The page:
Without a doubt, new New York Yankees manager Aaron Boone has had a lot of fun thinking about his batting order since getting the job in December. Managers dream about building their lineup around Giancarlo Stanton, Aaron Judge, and Gary Sanchez.

Boone has yet to decide on a final batting order -- these things tend to change throughout the season anyway -- but, earlier this week, he admitted he has considered batting Judge leadoff at times in 2018. NJ.com's Brendan Kuty has the details:

"I'd say it's possible," Boone said. "I've thought of it. I wouldn't necessarily say it's likely. But something like that I would view as possible. It was considered. Something we've talked about." 

Judge said he's happy to lead off if that's the direction Boone wants to go -- "It doesn't matter if I'm hitting first or last," he said to Kuty -- but right now no plans are final. Judge batting first is just an idea the Yankees are kicking around.

Last season Judge set a new rookie record with 127 walks -- the previous record was 107 by Ted Williams -- and his .422 on-base percentage was third highest in baseball. Only Joey Votto (.454 OBP) and Mike Trout (.442 OBP) reached base at a higher clip.

Generally speaking, you want a high on-base hitter in the leadoff spot to set the table for the middle of the order, and Judge is certainly a high on-base player. Batting the best on-base threat in the top spot is overly simplistic, however. In this case, we're talking about one of the game's best power hitters as well.

Judge broke Mark McGwire's rookie record with 52 home runs last season -- McGwire hit 49 as a first-year player -- and if the Yankees bat him leadoff, it guarantees roughly one-fifth of his plate appearances will come with the bases empty. Boone wants more men on base when Judge bats, not fewer.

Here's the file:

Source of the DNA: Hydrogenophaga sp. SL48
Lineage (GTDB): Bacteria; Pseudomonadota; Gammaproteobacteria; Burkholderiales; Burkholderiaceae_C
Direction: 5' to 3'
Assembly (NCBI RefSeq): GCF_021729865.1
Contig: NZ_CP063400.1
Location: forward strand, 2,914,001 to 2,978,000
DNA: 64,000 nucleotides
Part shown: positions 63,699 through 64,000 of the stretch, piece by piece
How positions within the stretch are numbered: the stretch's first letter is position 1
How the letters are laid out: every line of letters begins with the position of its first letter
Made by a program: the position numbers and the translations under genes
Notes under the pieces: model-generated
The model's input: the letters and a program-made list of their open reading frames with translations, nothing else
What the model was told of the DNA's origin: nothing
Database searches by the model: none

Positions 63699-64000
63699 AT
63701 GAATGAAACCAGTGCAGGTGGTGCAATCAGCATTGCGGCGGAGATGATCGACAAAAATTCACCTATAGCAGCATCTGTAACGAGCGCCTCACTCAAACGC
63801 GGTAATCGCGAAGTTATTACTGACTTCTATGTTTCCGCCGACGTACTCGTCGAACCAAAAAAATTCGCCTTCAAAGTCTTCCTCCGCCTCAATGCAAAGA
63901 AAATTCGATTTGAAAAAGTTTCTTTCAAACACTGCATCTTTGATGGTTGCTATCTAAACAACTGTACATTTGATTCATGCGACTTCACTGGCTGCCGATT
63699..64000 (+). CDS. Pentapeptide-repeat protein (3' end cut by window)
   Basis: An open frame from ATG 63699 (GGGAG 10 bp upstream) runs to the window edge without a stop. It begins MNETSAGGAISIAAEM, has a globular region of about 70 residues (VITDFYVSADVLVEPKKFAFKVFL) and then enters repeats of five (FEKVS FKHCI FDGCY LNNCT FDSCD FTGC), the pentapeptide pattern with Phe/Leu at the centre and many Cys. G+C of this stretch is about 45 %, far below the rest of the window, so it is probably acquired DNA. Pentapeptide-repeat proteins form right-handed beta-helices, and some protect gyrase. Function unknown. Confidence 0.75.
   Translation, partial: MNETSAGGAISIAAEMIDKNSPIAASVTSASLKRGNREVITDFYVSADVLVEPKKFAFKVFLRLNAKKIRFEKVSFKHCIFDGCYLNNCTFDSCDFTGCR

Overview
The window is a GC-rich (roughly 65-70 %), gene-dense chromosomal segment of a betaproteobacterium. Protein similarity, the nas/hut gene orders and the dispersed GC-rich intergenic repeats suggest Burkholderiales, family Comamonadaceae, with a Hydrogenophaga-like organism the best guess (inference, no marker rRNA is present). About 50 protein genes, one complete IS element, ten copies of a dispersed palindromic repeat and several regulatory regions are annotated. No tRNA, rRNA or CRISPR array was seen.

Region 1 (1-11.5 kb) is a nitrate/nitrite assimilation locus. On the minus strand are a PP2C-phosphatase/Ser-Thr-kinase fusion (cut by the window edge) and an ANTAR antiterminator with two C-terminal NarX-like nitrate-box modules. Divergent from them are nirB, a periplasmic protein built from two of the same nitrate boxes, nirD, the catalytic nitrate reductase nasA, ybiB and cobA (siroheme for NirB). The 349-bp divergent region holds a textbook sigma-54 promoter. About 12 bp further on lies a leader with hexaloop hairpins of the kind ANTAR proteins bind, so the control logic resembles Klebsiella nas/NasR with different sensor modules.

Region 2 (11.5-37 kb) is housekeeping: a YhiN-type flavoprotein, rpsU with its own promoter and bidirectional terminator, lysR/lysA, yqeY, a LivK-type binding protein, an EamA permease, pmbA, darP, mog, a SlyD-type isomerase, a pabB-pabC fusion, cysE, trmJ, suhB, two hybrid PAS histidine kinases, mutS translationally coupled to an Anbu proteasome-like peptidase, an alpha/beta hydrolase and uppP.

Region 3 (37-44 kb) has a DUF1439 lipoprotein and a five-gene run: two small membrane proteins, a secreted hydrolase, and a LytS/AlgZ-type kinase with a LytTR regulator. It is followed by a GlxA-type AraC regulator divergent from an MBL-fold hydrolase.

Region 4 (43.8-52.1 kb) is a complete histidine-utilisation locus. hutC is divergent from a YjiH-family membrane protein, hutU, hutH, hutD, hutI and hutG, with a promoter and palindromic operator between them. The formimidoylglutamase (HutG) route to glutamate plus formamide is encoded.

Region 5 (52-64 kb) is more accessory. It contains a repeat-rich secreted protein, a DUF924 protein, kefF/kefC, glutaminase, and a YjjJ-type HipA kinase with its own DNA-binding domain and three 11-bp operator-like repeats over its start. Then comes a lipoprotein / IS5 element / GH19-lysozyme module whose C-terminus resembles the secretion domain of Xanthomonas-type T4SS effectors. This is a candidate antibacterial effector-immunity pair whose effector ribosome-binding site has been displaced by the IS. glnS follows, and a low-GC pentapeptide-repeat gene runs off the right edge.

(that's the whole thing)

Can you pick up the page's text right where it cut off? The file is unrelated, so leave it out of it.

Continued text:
MLB: New York Yankees-Workouts
Aaron Judge at leadoff? The Yankees are kicking the idea around. USATSI

Now that said, teams are more open to batting power hitters leadoff these days. Charlie Blackmon, George Springer, and Brian Dozier all smacked 30-plus homers out of the leadoff spot last year. Michael Conforto and Kyle Schwarber both hit leadoff for long stretches of time last season as well. Those are 30-homer guys though, not 50-homer guys. 

Here's the other thing: The Yankees already have a really good leadoff hitter in Brett Gardner. Gardner isn't Judge, obviously, but he smacked 21 homers with a .354 on-base percentage last season. He gets on base plenty and also has the ability to strike quick with a leadoff homer for a 1-0 first inning lead.

Batting Judge second rather than first means he'd still bat high enough in the order to take advantage of his on-base percentage -- Judge getting on base that much in front of Stanton must terrify opposing pitchers -- but would also allow him to bat with more men on base, maximizing the benefit of his power.

I am totally cool with batting a power guy leadoff. In fact, I encourage it. Judge is a different animal than Blackmon or Springer or Dozier though. He's one of the top power hitters in the sport, and batting him leadoff means fewer men on base when he hits.

The Yankees already have a good leadoff hitter in Gardner. Judge at leadoff seems like a solution in search of a problem.